Programmable motion controller adds flexibility to testing blowout preventers

A general-purpose test system can be viewed as a research and development tool and a production and reliability support tool. An advanced motion controller allows customers to go beyond design verification to study materials science and design integrity.

By Bill Savela, PE May 13, 2015

In a fast-moving industry such as the production of equipment for oil exploration, use of general-purpose test stands for quality assurance can deliver long-term benefits. With the inclusion of programmable functionality and test data logging and display, the usefulness of a particular test stand design can extend far beyond its initial design purpose. 

Verification tests

For example, Tomball, Texas, system integrator WorxAmerica developed a test system to verify that a customer’s oil well blowout preventer (BOP) product design met American Petroleum Institute (API) standards. The task of a blowout preventer is to center the drill pipe in the oil well, regulate the pressure of fluid in the well hole, and either clamp or cut off the drill pipe to minimize leaks should the pressure exceed a set limit. But beyond proving basic BOP device functionality, the customer is finding that the test setup can just as easily be programmed to do life testing, too. And WorxAmerica suggests that ultimately, the test system (see Figure 1) can be used to test subcomponents, such as the BOP’s rubber seals.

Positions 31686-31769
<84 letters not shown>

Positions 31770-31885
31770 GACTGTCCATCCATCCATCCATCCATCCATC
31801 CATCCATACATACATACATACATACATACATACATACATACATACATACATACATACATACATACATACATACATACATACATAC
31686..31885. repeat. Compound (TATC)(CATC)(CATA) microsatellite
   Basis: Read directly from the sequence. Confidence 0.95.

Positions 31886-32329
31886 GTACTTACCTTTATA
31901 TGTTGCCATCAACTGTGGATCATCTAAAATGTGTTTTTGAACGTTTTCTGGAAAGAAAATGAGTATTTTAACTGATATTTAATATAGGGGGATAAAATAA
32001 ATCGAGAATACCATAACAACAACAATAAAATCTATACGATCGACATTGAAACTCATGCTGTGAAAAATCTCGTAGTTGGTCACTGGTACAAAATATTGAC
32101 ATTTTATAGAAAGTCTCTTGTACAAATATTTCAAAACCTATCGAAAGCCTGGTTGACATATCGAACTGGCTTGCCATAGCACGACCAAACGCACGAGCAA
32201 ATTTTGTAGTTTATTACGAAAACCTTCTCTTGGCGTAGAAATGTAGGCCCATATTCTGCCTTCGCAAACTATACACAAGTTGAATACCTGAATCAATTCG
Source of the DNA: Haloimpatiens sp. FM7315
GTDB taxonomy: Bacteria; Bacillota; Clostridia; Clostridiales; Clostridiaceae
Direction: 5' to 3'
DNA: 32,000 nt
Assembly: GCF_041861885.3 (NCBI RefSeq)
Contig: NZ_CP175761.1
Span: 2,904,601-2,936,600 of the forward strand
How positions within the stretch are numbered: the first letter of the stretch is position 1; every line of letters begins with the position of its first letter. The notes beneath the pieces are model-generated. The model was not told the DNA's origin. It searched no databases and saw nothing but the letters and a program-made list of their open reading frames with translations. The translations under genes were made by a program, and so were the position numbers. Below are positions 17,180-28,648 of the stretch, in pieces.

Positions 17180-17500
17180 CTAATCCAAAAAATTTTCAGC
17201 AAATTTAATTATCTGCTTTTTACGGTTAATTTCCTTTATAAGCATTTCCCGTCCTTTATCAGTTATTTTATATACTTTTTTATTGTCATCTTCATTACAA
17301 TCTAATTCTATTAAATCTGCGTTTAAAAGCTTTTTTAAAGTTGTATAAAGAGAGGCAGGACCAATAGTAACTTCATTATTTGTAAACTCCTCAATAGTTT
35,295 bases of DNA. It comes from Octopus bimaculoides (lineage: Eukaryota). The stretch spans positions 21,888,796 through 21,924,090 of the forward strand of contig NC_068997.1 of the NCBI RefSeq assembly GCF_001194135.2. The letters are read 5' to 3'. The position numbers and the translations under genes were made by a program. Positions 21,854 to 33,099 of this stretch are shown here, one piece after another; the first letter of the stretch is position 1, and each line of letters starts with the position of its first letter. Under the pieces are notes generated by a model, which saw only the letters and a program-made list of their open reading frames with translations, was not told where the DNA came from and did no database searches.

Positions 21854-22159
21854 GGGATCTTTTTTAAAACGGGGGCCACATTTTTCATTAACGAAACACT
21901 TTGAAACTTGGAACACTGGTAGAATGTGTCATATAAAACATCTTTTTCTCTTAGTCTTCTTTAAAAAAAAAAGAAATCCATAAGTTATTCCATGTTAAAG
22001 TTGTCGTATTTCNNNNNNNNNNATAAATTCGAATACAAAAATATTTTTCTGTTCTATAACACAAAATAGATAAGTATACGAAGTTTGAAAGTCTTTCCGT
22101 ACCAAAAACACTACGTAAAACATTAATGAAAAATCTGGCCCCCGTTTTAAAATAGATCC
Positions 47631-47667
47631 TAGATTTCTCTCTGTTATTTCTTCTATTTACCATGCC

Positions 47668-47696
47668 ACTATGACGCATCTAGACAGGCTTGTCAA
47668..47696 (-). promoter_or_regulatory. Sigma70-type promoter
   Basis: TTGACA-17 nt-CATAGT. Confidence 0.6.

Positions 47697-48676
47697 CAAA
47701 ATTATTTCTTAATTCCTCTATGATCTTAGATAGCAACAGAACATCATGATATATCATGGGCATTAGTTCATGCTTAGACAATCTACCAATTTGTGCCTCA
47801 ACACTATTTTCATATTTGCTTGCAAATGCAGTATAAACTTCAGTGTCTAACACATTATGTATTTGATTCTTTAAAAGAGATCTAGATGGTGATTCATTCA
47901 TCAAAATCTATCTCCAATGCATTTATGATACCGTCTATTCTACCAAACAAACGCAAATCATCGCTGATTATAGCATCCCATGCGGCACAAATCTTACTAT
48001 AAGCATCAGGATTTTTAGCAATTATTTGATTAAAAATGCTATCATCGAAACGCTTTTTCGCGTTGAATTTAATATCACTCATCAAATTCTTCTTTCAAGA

Motion control

Using an easily-programmable and configurable motion platform is fundamental to the versatility of the BOP test system that WorxAmerica built. The company’s tester is based on an 8-axis motion controller manufactured according to the API test standard, so the system was designed to measure the amount of fluid leakage past the BOP collar as a simulated drill rod is cycled through multiple down and up strokes at 24 in./sec. for nearly 60 in. of total stroke. The rod is driven by a hydraulic cylinder that has a 6-in. bore with a 3-in diameter rod and is capable of handling 5,800 psi for a total force of 82 tons.

By programming the test system to rapidly move the simulated drill rod (which is crafted with dimensional variations to simulate the changes in rod diameter that the BOP will encounter as rod segments pass through it in the real world) into and out of the BOP, the test system can produce the amount of stress and wear on the BOP in a few hours that the device would normally sustain over a period of years. The motion controller supports the ability for an external PC running data acquisition software to examine parameters during a motion operation, such as the force required to move the drill rod. A change in a key force value may signal that the structures within the BOP device are wearing out. Likewise, if at the end of a "lifetime" of wear, the BOP is still performing to spec, then that is an indicator of the quality of the product. "Previously there was no way to dynamically look at problems that can signal BOP failure," said Chuck Camp, WorxAmerica chief engineer. "There were mathematical models, but there has not been any actual proofing that the model adheres to real life."